The part of the PI story I would like to know more about is the recent visit to Seattle by Robert Klein, co-founder the California Institute for Regenerative Medicine. The CIRM oversees the distribution of $3 billion to stem cell research between 2006 and 2016 that California voters passed in 2005. Is it possible that folks are starting to build an initiative process for stem cells in Washington State? I suppose we will have to wait and see...

Photo Credit: Mike Urban / P-I

Friday, September 28, 2007

Seattle Speaking Science: October 5

Chris Mooney and Matt Nisbet will be in Seattle next week to give their Speaking Science 2.0 talk. The Forum on Science Ethics and Policy is flying them in Thursday, and they will make some presentations on Friday.
Here are the highlights:
  • 11:00 A- Matt Nisbet: "Indirect Truths: Research and Public Scholarship in the Nation's Capital" UW HUB 106B
  • 12:30 P- Chris Mooney on KUOW "The Conversation" 94.9 FM in Seattle
  • 3:00 P- Matt Nisbet and Chris Mooney: "When Science turns Political: Tips and Tools for Communicating Science" FOSEP Members (Want to join FOSEP?)
  • 7:00 P- Matt Nisbet and Chris Mooney: "Speaking Science 2.0" Pacific Science Center Eames IMAX Auditorium
  • 8:30 P- Chris Mooney Book Signing
  • After: McMenamins Pub
Come one, come all. Hopefully, I will not be on call that night...

Thursday, September 27, 2007

Policy Fellowships

Last week when I was in DC, I spent a day in lobbies, hallways and coffee shops making a case for funding science. That was from 8 AM to 5 PM. What did I do with the rest of my time? A little personal networking, of course!

It happens that two of my colleagues from the Forum on Science Ethics and Policy are working right now in DC as policy fellows. They let me crash on their couch Wednesday night to help me stay under budget. Here we are at a local Mexican restaurant.I suppose it's not unexpected that such a FOSEP reunion would occur in DC, given what the P in FOSEP stands for... Anyway, this picture is a good lead into what sort of opportunities exist in Washington DC for young scientists interested in policy. Melanie (on the left) started her second AAAS fellowship last week. Last year she was an AAAS Congressional Fellow and was the science policy adviser to Senator Jeff Bingaman (D-NM). This year, she is an AAAS fellow at the National Science Foundation, where among other things, she will be working on some of their broader impact policies. Jennifer (on the right) just started a 10 week fellowship at the National Academy of Sciences. She was selected as a Christine Mirzayan Science and Technology Fellow. For the next 10 weeks, she will be working on issues relating universities to industry start-ups. Both of these fellowships offer a salary or stipend. A third opportunity for medically oriented folks is the Robert Wood Johnson Health Policy Fellowship. And if you just want to get your feet wet, consider applying for travel money from the Joint Steering Committee for Public Policy biomedical science hill day. Post a comment here if you are interested in these fellowships - I can connect you with Jen and Melanie if you like.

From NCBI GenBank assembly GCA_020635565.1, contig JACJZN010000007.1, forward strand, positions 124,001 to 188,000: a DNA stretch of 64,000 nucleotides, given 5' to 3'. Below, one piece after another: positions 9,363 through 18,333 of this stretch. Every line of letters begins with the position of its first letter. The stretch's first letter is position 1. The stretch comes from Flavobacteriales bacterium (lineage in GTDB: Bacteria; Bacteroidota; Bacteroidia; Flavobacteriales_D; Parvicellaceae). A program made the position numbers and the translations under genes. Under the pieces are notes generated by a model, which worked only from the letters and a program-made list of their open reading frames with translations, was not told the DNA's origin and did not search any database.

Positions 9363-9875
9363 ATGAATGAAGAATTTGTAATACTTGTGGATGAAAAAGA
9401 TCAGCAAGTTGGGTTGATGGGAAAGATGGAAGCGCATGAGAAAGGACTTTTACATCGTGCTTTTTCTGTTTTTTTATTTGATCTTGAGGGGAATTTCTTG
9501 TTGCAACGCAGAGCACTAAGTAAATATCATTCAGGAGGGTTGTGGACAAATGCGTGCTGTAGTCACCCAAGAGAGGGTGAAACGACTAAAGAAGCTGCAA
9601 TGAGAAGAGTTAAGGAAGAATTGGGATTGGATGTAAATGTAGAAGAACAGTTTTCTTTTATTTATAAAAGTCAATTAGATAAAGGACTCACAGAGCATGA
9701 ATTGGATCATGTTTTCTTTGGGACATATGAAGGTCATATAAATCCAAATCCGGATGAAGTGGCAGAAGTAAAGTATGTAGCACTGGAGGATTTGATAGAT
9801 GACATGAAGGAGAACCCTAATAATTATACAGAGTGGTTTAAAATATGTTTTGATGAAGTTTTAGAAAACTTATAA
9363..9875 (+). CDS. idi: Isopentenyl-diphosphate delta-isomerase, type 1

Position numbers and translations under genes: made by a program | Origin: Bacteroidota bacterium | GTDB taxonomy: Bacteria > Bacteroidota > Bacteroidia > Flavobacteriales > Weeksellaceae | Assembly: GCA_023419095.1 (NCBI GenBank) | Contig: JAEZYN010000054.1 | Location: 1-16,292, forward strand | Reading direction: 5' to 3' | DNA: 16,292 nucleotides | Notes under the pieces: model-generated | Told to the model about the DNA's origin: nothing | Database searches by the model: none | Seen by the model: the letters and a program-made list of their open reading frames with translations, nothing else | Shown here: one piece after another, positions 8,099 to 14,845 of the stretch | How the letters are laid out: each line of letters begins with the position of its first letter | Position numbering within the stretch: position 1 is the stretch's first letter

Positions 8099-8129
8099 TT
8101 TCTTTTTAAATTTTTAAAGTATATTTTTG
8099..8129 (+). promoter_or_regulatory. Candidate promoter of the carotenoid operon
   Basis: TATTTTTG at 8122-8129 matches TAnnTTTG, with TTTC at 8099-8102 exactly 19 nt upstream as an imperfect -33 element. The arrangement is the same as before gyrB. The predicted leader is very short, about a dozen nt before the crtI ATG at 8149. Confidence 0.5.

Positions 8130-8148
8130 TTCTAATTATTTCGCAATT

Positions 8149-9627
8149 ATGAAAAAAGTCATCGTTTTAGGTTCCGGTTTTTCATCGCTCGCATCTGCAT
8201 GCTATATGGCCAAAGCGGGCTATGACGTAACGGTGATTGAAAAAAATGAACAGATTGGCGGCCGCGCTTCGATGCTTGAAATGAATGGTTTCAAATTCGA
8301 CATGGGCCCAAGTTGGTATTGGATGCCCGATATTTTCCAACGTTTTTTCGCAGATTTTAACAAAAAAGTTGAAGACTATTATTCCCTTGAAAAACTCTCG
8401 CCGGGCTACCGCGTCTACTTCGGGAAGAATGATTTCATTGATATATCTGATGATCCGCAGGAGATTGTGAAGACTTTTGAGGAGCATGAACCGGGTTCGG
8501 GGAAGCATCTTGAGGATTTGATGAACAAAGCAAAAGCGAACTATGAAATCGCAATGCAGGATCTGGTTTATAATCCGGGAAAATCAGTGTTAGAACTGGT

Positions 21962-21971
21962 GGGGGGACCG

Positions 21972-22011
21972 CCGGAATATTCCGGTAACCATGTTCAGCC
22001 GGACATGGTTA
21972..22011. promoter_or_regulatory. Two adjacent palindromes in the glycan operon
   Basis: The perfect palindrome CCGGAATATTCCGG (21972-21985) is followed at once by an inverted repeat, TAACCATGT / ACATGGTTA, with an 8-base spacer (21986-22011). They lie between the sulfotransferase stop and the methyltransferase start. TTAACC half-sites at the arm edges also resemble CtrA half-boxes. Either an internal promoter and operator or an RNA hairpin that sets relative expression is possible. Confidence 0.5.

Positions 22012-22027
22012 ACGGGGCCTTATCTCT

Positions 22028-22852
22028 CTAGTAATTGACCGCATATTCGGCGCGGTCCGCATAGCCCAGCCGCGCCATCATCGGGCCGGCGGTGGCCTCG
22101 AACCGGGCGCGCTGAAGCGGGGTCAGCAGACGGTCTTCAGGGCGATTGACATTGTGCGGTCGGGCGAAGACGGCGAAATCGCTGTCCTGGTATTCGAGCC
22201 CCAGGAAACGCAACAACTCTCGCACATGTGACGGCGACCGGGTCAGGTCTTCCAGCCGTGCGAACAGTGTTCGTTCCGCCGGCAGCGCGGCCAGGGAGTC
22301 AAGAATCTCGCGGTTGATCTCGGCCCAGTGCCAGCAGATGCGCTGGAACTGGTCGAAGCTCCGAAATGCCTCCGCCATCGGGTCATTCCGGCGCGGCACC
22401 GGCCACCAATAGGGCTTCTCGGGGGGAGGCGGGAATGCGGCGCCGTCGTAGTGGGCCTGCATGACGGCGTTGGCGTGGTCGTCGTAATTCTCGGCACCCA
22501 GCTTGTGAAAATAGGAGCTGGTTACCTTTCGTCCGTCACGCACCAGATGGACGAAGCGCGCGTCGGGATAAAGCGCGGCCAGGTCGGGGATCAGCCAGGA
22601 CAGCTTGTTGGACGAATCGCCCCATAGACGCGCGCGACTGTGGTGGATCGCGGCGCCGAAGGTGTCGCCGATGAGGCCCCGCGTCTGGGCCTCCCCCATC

Hat tip to Ben on the idea for this post.

Wednesday, September 26, 2007

Last Night for Wunderkammern

Come celebrate with me at the Shilshole Bay Beach Club. It's the closing of the COCA Inquiry as Collection show and the evening after my wife's psychiatry clerkship final. Thursday night from 5 to 7:30, you can get a plate full of food including a salmon burger for $8. If you just want to stop by to say hi and see my cabinets of curiosity, I should be there from 6:00 to 8:00 just hanging out. There is no charge for viewing the art or the sunset over Puget Sound. Need more information? Here are links to an interview, a map, and a collection of posts about my Wunderkammern.

Update: It looks like there is another event at the gallery Thursday night. Just say you are a friend of an artist in the show, and you won't have to pay what appears to be a $10 cover. My fair warning is that the other event has the potential to be a little scandalous.

My First Patient